Jailed terrorist Hashem Abedi admits helping plan Manchester Arena bombing for first time

7 December 2020, 11:48 | Updated: 7 December 2020, 12:37

Jailed terrorist Hashem Abedi
Jailed terrorist Hashem Abedi. Picture: PA

By Megan White

Jailed terrorist Hashem Abedi has admitted for the first time his involvement in planning the Manchester Arena bombing which killed 22 people, a public inquiry has heard.

Abedi, 23, made the admission in prison last month while he was visited by two members of the inquiry's legal team to be interviewed as part of the probe into the atrocity on May 22 2017.

The brother of suicide bomber Salman Abedi, 22, had pleaded not guilty earlier this year to 22 counts of murder, attempted murder and plotting to cause an explosion likely to endanger life.

He did not give evidence at the Old Bailey but provided a pre-prepared defence statement in which he denied involvement, claimed to have been "shocked" by what his brother had done and said he did not hold extremist views.

He went on to be convicted by a jury of all the offences and was handed 24 life sentences in August with a minimum term of 55 years before he can be considered for parole.

On October 22 Abedi was interviewed in prison, where he admitted he played "a full and knowing part", the inquiry was told.

His admission was confirmed by Detective Chief Superintendent Simon Barraclough, of Greater Manchester Police, who was the senior investigating officer in the attack probe.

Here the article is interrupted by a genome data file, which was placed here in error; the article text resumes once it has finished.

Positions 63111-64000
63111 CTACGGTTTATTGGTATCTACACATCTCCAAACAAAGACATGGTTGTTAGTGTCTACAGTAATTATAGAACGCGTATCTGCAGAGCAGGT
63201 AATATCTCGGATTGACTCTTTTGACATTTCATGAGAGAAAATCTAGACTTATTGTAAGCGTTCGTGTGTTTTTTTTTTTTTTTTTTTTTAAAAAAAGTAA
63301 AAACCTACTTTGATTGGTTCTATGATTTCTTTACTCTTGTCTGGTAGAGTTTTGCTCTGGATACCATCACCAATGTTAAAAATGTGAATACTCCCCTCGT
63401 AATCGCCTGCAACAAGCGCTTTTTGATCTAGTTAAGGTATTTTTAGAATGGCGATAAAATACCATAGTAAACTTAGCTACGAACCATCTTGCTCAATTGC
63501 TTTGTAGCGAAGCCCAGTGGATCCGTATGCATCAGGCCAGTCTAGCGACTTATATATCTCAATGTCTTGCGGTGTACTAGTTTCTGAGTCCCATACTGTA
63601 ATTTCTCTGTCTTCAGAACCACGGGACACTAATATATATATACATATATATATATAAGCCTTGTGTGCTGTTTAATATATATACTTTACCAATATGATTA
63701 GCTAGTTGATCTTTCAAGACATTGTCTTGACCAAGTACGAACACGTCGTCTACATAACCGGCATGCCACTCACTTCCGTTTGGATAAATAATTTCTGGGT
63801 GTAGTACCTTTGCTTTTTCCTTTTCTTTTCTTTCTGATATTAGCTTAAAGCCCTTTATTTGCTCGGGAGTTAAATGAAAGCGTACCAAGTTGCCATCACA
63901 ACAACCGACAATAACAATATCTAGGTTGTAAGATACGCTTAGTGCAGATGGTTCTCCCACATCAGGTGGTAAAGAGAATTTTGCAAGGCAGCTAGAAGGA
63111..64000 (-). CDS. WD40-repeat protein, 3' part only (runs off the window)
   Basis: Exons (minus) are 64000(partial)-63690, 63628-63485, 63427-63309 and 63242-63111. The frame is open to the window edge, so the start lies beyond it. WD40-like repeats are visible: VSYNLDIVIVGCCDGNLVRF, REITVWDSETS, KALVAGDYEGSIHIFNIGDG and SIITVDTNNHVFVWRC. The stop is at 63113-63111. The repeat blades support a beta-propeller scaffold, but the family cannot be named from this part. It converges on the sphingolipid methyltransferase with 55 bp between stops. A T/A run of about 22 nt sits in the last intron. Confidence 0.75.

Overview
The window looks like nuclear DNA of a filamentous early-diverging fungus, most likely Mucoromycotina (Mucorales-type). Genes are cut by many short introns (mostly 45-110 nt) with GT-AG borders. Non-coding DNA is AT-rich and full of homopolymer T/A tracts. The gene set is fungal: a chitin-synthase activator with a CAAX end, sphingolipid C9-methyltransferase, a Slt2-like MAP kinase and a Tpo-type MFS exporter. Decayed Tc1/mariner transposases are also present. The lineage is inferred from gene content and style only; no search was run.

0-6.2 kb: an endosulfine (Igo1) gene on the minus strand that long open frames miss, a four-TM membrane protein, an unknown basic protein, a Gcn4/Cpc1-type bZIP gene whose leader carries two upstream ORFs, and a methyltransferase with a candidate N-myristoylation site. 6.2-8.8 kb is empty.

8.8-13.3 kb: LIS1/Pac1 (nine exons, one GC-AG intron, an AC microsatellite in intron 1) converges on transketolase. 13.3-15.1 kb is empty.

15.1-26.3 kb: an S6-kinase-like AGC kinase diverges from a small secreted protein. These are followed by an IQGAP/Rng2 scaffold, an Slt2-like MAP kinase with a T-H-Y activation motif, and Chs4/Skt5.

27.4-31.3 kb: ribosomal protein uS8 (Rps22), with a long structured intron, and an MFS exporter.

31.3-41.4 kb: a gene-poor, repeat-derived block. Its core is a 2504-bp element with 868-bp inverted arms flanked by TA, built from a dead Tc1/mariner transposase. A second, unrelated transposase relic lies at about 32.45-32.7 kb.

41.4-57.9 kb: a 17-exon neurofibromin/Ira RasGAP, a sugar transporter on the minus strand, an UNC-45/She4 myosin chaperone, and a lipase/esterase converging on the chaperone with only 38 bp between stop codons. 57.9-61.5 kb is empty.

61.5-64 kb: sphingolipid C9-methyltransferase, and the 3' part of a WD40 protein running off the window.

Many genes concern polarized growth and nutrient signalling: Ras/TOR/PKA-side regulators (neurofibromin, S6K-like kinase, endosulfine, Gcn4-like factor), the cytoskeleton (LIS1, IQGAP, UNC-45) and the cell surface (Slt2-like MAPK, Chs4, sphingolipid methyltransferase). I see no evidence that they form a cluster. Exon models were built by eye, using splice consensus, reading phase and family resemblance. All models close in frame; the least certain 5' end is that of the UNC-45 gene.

Paul Greaney QC, counsel to the inquiry, said to him: "You are aware, on October 22 this year, in prison serving his sentence, Hashem Abedi was interviewed by members of the inquiry legal team?"

Mr Barraclough said: "Yes, I am.

Mr Greaney said: "This will be news to others.

"You are aware, on October 22, during the course of that interview, Hashem Abedi admitted he had played a full part and a knowing part in the planning and preparation for the Arena attack?"

Mr Barraclough replied: "Yes, I think that's a fair summary."

The detective added that there is "no doubt in my mind" that the prosecution of Abedi was "entirely well founded".

Mr Greaney said: "So the point you are making is that it didn't need him to tell you that you had got it right?"

Mr Barraclough responded: "I think we had got there with the trial."

No other details of the prison interview were given.

Hashem Abedi travelled to Libya, where his parents were born, the month before the bombing and was arrested shortly after the attack and extradited to Britain last summer.

He was interviewed by detectives and refused to answer any questions, but gave a pre-prepared statement in which he denied any involvement in the plot.

He said he first became aware of the atrocity the day after and a few hours before he was arrested by Libyan militia forces.

Abedi said: "Had I any idea of it I would have reported it to my mother initially and then to other family members to prevent it from happening.

"I was shocked my brother had done this and felt bad for everybody."

He added he was a practising Muslim who did not hold extremist views or support Isis.

Abedi did not give evidence at his trial, absented himself from much of the proceedings and sacked his legal team.

He also refused to attend his sentencing hearing, and last month it emerged he is being detained at County Durham's maximum-security Frankland Prison.

The Abedi brothers, from Fallowfield in south Manchester, spent months ordering, stockpiling and transporting the deadly materials for the terror attack, using multiple mobile phones, addresses and runaround vehicles to make their bomb.

They joined their parents in Libya the month before the blast, but Salman returned to the UK on May 18.

He bought the final components needed for the bomb, rented a flat in the city centre in which to build it and carried out reconnaissance on the Arena before finally executing the plot as fans departed from an Ariana Grande concert.